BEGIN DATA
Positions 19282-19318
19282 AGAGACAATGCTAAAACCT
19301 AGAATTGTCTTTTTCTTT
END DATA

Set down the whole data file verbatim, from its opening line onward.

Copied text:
Positions 19282-19318
19282 AGAGACAATGCTAAAACCT
19301 AGAATTGTCTTTTTCTTT